Las Vegas Gets Connected
As Las Vegas continues to grow, so does the city’s transportation options. The popular Las Vegas Monorail has recently announced that it plans to extend service to McCarran International Airport in 2011. Almost 44 million passengers arrive at McCarran International Airport each year, and nearly 70 percent of those visitors head directly to the Strip. With 40,000 new hotel rooms planned for Las Vegas in the next few years, the need for faster, more reliable transportation options will also grow.
The monorail’s expansion currently includes five proposed stations with two stops at McCarran — the first at Terminal 1, the existing main terminal, and a second at the soon-to-be-built Terminal 3. The entire airport extension will be 4.2 miles long — slightly longer than the existing stretch between the MGM Grand and the Sahara.
The Signature at MGM Grand
Town Square Las Vegas
Mandalay Bay Hotel & Casino
The Palazzo Las Vegas
Wait, this is a non-smoking hotel. And there’s no casino?” I asked the bellman.
I was staying at the Signature at MGM Grand, a series of three all-suite hotel towers located behind the MGM Grand Hotel & Casino.
The bellman nodded and told me that some people spend whole days in Las Vegas without ever stepping into a casino.
Whoa, this isn’t my daddy’s Vegas.
With the bellman’s words still ringing in my ears, I decided to take on the seemingly impossible task of creating a Las Vegas itinerary totally devoid of casino interaction.
Town Square Las Vegas
In order to take advantage of the uncommonly breezy Las Vegas weather, I headed over to the brand-new Town Square Las Vegas, an open-air shopping center that debuted this past November. When I arrived, parents were strolling along the pedestrian pathways while their children were making tracks for the Children’s Park, complete with treehouse, fort and the Princess Tower playhouse.
I spent a good hour browsing through some top-brand retailers, lusting after the iPhone at the Apple store, mentally redecorating my home with furniture from upscale Robb & Stucky and contemplating just how much I actually needed the sparkly Hello Kitty messenger bag at MetroPark, a trendy store for fashionistas younger than me. Eventually, I succumbed to the lure of my favorite retailer, Borders Books, where I thumbed through a guide to beating the odds in the massive Las Vegas section.
Remembering my no-casino edict, I settled for an orange juice and a magazine, and parked myself on a bench in the central square, so that I could enjoy the center’s small-town-America feel as birds chirped, dogs barked and kids played around me. Selecting a location for lunch was my most stressful decision of the morning. Would it be Brio, a Tuscan-style restaurant, Tommy Bahamas, Claim Jumper or Yard House, with its selection of 160 beers on tap? Eventually the lure of southern-fried seafood won out, and I made my way to Louis’s Fish Camp for a mint julep and the largest soft-shell crab I’ve ever seen.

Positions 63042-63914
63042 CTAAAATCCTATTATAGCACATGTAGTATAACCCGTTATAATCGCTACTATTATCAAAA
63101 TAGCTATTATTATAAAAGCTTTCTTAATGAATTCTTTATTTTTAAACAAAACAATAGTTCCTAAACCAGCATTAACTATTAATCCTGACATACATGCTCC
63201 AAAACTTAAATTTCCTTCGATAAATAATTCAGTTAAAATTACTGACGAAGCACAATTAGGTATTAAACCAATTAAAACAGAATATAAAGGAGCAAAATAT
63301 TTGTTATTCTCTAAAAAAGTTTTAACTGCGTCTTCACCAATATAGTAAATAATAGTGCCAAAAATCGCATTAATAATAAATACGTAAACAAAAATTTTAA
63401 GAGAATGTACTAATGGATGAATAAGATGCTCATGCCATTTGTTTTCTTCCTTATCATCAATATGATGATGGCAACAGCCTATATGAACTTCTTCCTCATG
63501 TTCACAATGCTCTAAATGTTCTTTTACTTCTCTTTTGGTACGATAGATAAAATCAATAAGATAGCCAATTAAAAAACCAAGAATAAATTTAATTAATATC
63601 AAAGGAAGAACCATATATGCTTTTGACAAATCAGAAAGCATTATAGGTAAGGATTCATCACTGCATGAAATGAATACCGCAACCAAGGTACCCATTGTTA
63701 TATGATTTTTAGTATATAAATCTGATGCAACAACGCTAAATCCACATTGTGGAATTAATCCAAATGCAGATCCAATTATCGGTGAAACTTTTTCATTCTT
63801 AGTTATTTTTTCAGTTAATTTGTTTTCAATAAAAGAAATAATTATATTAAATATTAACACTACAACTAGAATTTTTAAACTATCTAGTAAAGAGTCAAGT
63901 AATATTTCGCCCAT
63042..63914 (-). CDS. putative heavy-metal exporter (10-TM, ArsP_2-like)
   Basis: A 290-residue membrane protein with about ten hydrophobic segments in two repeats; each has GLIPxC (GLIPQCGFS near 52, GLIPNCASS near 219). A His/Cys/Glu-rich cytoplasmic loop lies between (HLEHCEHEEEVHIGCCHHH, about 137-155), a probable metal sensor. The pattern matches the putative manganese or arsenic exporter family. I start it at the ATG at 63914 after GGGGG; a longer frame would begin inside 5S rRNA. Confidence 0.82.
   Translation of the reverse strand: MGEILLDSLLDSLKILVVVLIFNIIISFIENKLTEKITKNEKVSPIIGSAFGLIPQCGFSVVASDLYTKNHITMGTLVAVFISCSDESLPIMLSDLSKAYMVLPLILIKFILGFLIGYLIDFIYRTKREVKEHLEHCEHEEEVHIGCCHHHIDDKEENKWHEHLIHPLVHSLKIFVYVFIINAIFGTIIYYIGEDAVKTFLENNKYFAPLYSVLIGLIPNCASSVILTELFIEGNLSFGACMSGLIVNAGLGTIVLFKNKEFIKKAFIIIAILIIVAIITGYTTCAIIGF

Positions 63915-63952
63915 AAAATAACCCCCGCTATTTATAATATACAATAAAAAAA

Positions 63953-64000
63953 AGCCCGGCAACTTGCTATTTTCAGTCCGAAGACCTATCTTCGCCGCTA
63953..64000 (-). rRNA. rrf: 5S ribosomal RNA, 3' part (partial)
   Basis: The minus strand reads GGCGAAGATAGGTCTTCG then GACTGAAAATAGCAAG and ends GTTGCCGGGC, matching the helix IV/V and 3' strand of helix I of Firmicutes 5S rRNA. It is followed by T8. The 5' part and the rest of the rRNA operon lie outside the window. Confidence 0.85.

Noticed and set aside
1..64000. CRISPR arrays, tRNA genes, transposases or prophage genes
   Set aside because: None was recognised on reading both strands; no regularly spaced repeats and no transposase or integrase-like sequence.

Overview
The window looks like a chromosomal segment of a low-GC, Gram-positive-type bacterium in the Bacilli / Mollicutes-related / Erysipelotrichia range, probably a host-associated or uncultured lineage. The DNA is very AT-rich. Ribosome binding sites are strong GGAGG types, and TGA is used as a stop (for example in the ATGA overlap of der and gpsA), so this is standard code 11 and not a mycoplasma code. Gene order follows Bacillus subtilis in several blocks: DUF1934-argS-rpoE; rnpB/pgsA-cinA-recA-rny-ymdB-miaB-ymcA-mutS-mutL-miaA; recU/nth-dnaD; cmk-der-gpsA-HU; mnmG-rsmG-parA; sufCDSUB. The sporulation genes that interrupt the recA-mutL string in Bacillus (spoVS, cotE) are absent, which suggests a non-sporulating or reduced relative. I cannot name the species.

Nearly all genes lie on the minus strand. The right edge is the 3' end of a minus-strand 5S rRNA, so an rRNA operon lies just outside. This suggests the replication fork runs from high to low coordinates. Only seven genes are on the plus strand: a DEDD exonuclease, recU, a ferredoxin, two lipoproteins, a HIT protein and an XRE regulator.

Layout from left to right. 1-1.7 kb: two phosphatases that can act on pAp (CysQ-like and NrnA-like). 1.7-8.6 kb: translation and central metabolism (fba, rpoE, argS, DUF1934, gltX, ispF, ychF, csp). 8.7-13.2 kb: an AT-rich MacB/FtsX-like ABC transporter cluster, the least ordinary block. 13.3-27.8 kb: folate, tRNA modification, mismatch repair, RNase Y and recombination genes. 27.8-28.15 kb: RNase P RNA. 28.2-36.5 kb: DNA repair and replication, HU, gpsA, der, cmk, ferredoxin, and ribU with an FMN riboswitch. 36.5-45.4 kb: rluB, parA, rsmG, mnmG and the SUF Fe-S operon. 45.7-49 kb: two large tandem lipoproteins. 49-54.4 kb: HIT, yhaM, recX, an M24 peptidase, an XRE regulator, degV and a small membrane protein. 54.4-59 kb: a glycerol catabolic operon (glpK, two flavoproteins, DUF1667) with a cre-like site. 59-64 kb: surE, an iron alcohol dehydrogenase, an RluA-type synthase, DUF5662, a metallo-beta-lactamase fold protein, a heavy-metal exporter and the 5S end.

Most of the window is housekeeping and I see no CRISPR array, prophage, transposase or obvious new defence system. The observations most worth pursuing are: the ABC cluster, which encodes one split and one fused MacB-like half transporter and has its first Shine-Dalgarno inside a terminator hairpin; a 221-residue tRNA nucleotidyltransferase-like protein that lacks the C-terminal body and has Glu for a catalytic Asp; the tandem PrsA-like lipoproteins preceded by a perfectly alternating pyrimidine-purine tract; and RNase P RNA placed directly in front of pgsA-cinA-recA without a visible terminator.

Shark Reef at Mandalay Bay
After lunch, I made my way north on the strip to the beautiful Mandalay Bay Hotel with the express purpose of seeing the Shark Reef attraction. In my mind, I’d envisioned this to be a small attraction, but my expectations were totally blown out of the water, all 1.6 million gallons of it.
The facility has 14 major exhibits and nearly 2,000 animals. Visitors wander through thematic experiences which recreate a submerged, ancient temple and a sunken ship in shark-infested waters. Shark Reef does have the requisite walk-through tunnel, and the facility’s attention to detail makes the experience a very enjoyable one. Shark Reef is accredited by the Association of Zoos and Aquariums, making it the only facility with that accreditation in Nevada.
I’d already botched my no-casino plan by wandering through the Mandalay Bay, so I now set my eyes to a no-gambling edict, which allowed me to check out the new Palazzo Las Vegas.
My main reason for visiting the Palazzo was so that I could catch the 10 p.m. showing of “Jersey Boys,” the story of Frankie Valli & the Four Seasons. Before the performance, I had enough time for dinner and was torn between the cheese and raw bar offerings at Morel’s, with its risque artworks, or the lure of exotic margaritas at Dos Caminos. Eventually tequila beat fine wine, and I was soon munching away on chips and guacamole.
Finally, singing Sheerrry, Sherry baby, the only three words I know from that particular Four Seasons hit, I took my seat at the “Jersey Boys” theater. If you’ve ever bought a best-of album and been amazed by how many hits you actually recognized, you’ll understand the “Jersey Boys” experience. The musical memories kept coming: “My Eyes Adored You,” “Walk Like a Man” and “Big Girls Don’t Cry.” By the first-act finale of “December 1963 (Oh What a Night)” even the elderly foreigners next to me were singing along.
I ended my gambling-free day with a long soak in my Jacuzzi-brand bath tub, enjoying a glass of wine and the turn-down chocolates while making big circles on my map of the strip, identifying just which casinos I would hit on tomorrow’s agenda.